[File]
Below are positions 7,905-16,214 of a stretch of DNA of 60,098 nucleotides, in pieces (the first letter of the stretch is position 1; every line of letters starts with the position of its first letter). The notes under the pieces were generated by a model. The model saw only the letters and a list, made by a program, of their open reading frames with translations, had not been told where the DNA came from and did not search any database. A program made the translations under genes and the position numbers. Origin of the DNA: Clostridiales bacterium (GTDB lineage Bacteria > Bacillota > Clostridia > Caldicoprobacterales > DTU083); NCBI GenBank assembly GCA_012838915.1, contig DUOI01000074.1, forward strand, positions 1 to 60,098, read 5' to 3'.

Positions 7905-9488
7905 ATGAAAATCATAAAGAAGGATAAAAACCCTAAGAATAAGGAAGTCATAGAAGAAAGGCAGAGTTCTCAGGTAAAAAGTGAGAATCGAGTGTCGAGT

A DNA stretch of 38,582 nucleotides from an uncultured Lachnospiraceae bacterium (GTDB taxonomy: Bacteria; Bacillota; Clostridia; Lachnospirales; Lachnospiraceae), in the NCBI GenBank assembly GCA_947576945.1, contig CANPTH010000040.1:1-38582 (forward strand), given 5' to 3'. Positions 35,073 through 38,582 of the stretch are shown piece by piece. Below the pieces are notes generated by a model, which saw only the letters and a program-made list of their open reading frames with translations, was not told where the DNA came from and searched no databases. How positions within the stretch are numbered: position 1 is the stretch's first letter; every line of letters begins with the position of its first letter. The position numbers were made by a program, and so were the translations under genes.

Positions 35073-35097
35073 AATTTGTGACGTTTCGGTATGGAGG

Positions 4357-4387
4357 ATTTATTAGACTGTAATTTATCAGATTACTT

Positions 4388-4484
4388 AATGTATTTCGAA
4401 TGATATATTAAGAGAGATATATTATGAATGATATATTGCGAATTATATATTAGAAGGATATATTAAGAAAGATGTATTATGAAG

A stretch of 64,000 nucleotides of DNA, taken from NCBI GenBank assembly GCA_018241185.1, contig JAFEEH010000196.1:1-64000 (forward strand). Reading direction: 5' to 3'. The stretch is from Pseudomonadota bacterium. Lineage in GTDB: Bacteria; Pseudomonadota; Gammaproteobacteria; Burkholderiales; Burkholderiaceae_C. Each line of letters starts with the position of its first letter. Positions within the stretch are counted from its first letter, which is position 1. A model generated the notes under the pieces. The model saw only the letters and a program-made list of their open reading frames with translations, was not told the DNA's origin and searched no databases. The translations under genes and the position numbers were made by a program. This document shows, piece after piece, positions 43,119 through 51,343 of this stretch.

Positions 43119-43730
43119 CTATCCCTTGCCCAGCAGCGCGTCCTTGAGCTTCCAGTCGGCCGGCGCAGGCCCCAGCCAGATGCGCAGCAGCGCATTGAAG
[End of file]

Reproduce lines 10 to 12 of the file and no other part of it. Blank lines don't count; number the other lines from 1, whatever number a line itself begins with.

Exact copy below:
4388 AATGTATTTCGAA
4401 TGATATATTAAGAGAGATATATTATGAATGATATATTGCGAATTATATATTAGAAGGATATATTAAGAAAGATGTATTATGAAG

A stretch of 64,000 nucleotides of DNA, taken from NCBI GenBank assembly GCA_018241185.1, contig JAFEEH010000196.1:1-64000 (forward strand). Reading direction: 5' to 3'. The stretch is from Pseudomonadota bacterium. Lineage in GTDB: Bacteria; Pseudomonadota; Gammaproteobacteria; Burkholderiales; Burkholderiaceae_C. Each line of letters starts with the position of its first letter. Positions within the stretch are counted from its first letter, which is position 1. A model generated the notes under the pieces. The model saw only the letters and a program-made list of their open reading frames with translations, was not told the DNA's origin and searched no databases. The translations under genes and the position numbers were made by a program. This document shows, piece after piece, positions 43,119 through 51,343 of this stretch.